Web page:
Ever wondered why Peter had a problem with pearls (1 Peter 3:3) and why both Peter and Paul took issue with braids? In 1 Timothy, Paul wrote, “I want women to adorn themselves with proper clothing, modestly and discreetly, not with braided hair and gold or pearls or costly garments, but rather by means of good works, as befits women making a claim to godliness” (1 Tim 2:9–10).
Let’s start with the pearls. Contemporary access to affordable costume jewelry and cubic zirconia combined with the matronly image of pearl-draped Barbara Bush make it difficult for us to imagine what a strong class statement a first-century woman made when she publicly displayed her dowry’s worth of oyster products. But pearls were the first-century woman’s diamonds, and they were all real.
Pulitzer-winning biographer Stacy Schiff in her new and impressive biography, Cleopatra: A Life, tells how Caesar once gifted a mistress with a pearl worth the cumulative annual wages of 1,200 professional soldiers. The cover of Schiff’s book features Cleopatra’s dark Greek hair—she was, after all, a Ptolemy, not an Egyptian—studded with pearls. The fact that Ephesus (where Timothy was when Paul’s letter arrived—see 1 Tim. 1:3) was a city on the Aegean coast means it probably had a particularly healthy trade in sea-jewels.
And then there are braids. When we think about first-century women in Europe and Asia Minor sporting them, images of the Amish and perhaps even Pippi Longstocking or Dorothy of Oz cloud our imaginations. We might choose words such as “childish” and even “ultra-conservative” to describe women with braids, based on what such adornment might mean for straight-haired women in our culture. But imagine a head of fine locks wrapped in intricate creations that required slave labor and leisure time (a luxury) to get it “done” every few days. To maintain such a style meant a woman belonged to the ruling or upper class, with the accompanying benefits of power and rank. That is, braids were symbols of rank as much as wealth.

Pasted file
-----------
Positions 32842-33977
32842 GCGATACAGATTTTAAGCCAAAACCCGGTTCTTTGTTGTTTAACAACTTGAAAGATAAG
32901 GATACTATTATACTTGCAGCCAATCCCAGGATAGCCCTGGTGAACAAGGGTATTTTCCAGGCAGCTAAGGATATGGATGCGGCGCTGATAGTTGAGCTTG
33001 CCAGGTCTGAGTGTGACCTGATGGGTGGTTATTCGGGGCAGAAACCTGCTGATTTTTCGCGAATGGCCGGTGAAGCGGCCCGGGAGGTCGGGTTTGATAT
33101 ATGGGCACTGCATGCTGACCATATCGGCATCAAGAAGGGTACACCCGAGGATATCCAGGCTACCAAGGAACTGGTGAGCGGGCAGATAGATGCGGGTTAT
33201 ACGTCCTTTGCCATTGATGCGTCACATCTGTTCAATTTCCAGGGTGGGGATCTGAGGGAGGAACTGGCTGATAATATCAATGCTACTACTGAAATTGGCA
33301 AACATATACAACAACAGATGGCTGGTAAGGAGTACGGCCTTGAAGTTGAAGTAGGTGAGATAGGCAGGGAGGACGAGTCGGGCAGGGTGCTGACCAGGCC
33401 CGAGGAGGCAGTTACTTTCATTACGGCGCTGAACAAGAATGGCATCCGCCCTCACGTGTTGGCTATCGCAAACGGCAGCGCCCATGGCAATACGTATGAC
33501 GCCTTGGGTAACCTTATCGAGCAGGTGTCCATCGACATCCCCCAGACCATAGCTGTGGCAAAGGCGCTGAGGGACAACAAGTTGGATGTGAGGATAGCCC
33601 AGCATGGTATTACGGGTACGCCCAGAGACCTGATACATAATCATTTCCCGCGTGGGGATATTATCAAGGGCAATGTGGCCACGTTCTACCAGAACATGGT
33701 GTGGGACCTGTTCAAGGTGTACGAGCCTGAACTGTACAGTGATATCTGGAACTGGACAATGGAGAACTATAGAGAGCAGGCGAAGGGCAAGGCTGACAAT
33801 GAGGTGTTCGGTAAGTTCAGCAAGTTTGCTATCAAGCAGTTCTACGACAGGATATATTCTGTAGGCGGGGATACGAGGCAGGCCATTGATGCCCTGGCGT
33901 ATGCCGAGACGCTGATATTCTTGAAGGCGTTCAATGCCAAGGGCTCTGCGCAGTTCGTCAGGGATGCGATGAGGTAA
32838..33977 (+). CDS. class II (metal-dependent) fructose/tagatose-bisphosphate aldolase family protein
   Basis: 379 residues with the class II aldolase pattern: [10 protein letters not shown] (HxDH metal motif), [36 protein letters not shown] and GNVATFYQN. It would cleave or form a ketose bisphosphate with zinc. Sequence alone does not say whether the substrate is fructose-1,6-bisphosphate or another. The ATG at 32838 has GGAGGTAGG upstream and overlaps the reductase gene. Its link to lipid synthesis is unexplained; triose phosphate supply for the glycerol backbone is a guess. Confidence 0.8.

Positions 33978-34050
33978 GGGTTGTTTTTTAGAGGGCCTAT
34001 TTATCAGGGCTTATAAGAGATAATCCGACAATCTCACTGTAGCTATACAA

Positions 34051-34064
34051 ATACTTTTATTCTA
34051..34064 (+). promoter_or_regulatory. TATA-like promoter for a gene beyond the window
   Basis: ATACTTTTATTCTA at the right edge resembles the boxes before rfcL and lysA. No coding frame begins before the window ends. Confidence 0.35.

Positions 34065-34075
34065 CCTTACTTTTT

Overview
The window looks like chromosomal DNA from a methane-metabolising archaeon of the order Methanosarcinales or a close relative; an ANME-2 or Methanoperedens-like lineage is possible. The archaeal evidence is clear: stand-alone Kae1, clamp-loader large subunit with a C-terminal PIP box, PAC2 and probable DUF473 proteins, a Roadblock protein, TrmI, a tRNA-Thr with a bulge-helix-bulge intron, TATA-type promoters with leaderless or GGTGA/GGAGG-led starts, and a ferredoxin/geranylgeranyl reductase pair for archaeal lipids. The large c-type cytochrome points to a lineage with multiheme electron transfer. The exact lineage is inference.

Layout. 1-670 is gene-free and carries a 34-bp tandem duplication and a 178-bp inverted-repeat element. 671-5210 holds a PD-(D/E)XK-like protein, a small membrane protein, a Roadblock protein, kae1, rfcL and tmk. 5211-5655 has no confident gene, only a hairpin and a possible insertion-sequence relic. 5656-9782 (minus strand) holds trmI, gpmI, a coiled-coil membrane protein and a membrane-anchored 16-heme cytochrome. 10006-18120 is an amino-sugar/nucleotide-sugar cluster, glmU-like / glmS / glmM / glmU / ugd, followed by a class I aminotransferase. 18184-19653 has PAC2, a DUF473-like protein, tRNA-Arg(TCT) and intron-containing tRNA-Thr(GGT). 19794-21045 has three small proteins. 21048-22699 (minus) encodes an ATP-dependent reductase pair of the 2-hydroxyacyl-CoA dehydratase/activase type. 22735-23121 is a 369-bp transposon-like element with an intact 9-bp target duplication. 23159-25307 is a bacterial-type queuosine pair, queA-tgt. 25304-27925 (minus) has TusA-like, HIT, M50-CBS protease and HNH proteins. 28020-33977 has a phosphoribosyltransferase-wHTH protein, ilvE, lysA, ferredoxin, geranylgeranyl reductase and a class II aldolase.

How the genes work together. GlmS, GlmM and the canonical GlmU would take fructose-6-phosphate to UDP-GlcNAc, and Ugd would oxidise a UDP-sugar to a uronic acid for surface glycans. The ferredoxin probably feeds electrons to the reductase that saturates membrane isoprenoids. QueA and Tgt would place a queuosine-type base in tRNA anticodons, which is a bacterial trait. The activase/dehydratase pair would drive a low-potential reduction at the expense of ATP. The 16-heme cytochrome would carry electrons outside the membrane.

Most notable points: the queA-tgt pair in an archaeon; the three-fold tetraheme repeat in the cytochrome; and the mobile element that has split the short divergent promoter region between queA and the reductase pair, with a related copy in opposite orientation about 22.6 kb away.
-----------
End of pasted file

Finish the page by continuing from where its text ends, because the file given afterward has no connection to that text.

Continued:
While we’re tackling the list, let’s add apparel. Women in Ephesus were probably particularly clothes-conscious. The Ephesian agora was loaded with exquisite silk and wool in a rainbow of colors. The temple of Artemis in their city was one of the Seven Wonders of the Ancient World, and the goddess’s statue was probably kept clothed in dazzling fabrics, thanks to Homer. He wrote that when Artemis sat on her father’s lap seeking comfort, she was “dressed in immortal garments.”
So Paul objected to materialism and sexually provocative apparel. But it appears he had an additional consideration in mind when discussing pearls, braids, and elaborate clothes. These were also emblems of power. And you don’t wear your symbols of power in a place where Jew, Gentile, male, female, slave and free worship together. If you’re godly, you’re discreet about class.
My source for the semiotic findings is Kelly Olson’s 2008 illustrated monograph, Dress and the Roman Woman: Self-Presentation and Society. The book does not deal with the biblical texts—I’ve extrapolated from Olson’s conclusions. But she’s given us the fullest and most recent information in English on the subject of Roman women’s apparel, supported with evidence from sculptures, inscriptions, coins, everyday ware—even wig fragments. And the ramifications for understanding biblical backgrounds are significant.
Olson demonstrates that when the average Roman woman in antiquity stepped outside her home, her apparel and hairstyle sent visual signals to all who saw her about her rank (citizen, freeborn, slave), her marital status, in some cases her age, and even her moral status. Then and there, even more than here and now, dress meant representation.
As Paul and Peter suggest, our hair, jewelry, and clothing do reveal who and Whose we are. Does your style say you’re approachable or intimidating, proud or humble, discreet or ostentatious, provocative or pure?